“I asked my sister to drive me to the police station. I wanted to request an escort back to my mother’s home. I would file charges the next day. But right now, I just needed to rest.”

At the police station, Brendaliz waited to speak to someone who would help her. Then she saw Walter walking towards the building. “I could not believe he was doing this. I ran to the desk and told them the man I had warned them about was here. They could not believe it either, until Walter walked in and tried to take me home with him.”

Walter fought the officers as they tried to keep him away from Brendaliz. The  breaking point came when he threatened to find the cops when they were on the street and out of uniform. He was arrested and charged with assault and battery, criminal harassment, and witness intimidation.

“Seeing him become physical with the police proved something that I had known for years; if he was willing to do this with cops, there was no limit to what he could do to me.” With that realization, Brendaliz finally left Walter.

Salvation support system

After two years of living in shelters, Brendaliz and her children were able to get Section 8 housing in Greenfield, almost an hour away from Springfield. It was there that they discovered the local Salvation Army corps and its afterschool program.

“The children would come home with snacks and art projects from the program. But I didn’t know that it was being done in the name of God,” says Brendaliz. Captain Scott Peabody, the corps officer, met with Brendaliz and offered to drive the children to church on Sunday. She agreed and came with them.

On New Year’s Day of 2018, a bad reaction from skipping prescribed medication left Brendaliz in a state of shock and paranoia. Without having anyone to turn to, she began to pray for help. “I asked God to show me anything to calm me. Captain Scott’s name popped up in my head,” she said.

She texted the Captain and asked if she could be driven to the corps. There, she spoke to Captains Scott and Karen Peabody about what she had gone through—from her years with Walter, issues with her health, and her current state of mind. “There are times when I feel that I’m just waiting to slowly die,” she confessed.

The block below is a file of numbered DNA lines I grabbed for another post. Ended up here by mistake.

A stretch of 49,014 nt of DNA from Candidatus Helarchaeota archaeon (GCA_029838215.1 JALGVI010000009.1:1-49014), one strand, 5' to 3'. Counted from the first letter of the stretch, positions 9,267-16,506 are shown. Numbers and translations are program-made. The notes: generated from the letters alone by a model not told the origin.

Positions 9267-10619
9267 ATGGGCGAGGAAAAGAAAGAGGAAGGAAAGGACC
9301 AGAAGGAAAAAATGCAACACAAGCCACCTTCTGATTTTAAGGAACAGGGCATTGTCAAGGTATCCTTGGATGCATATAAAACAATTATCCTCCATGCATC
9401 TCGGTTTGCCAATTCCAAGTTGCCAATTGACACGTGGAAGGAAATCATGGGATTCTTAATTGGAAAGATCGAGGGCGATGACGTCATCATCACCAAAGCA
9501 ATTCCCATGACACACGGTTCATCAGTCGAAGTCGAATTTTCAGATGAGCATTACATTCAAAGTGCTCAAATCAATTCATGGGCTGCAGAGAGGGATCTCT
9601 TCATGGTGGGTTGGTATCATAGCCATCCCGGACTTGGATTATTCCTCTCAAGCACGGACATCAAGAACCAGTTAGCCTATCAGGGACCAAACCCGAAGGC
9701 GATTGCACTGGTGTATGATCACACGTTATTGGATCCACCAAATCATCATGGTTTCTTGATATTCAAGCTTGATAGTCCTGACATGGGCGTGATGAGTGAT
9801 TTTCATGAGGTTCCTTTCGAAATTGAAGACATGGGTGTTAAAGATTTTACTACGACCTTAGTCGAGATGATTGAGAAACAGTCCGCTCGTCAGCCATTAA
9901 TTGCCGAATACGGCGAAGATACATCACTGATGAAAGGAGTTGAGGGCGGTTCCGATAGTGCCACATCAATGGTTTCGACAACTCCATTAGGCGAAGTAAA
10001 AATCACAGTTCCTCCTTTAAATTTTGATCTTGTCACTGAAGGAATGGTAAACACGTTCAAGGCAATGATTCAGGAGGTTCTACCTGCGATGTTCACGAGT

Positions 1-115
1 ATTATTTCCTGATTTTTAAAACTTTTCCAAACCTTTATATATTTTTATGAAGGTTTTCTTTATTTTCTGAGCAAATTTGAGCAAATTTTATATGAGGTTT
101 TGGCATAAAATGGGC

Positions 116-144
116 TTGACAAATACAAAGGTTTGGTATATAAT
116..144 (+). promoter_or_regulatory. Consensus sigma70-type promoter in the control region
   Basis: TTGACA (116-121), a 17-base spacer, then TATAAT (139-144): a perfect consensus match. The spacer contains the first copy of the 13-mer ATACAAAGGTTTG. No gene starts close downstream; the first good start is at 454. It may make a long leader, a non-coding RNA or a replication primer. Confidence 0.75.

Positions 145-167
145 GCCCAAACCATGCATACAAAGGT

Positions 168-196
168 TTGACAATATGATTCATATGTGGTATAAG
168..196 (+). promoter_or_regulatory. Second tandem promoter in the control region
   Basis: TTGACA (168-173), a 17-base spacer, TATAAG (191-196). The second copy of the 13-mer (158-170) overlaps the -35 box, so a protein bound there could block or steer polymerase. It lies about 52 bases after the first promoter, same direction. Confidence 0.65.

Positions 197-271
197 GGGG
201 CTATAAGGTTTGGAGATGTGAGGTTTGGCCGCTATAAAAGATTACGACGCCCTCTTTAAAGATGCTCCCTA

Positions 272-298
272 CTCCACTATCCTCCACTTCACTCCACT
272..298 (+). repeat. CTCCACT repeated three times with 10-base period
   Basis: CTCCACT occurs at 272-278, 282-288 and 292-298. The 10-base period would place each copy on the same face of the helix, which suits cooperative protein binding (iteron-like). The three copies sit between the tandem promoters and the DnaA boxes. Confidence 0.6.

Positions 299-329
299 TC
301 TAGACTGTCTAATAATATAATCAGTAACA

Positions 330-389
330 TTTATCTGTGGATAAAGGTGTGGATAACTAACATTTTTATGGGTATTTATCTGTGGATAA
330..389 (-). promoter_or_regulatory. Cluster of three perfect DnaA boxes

“I realized that a lot of the problems I had in my life had come from never having a stable support system,” says Brendaliz. “There was none at home when I became pregnant or when I was living with Walter. But that support was waiting for me at The Salvation Army.”

Sharing hope with others

Brendaliz and her children became Salvation Army soldiers and involved themselves in the corps and the community. When she was offered the position of social service case worker by the Captains, they said that her life experience would be an asset in speaking to families who come to the corps needing more than just help with food.

“Hearing that from them made me feel good,” says Brendaliz. “I like to know that my life can give others hope, because coming here and being part of The Salvation Army gave me hope too.”

Recently, a woman came to the Greenfield Corps food pantry. She recognized Brendaliz immediately. Years ago they had both been in the same shelter. Like Brendaliz, this woman had also escaped a violent relationship. She was now settled with a different partner and had started a family.

The woman said that she often thought of and talked about Brendaliz to all the other women in the shelter. Her stories gave them hope. They know that, if Brendaliz can come out of such a life and be the person she is today, they all can too.

by Hugo Bravo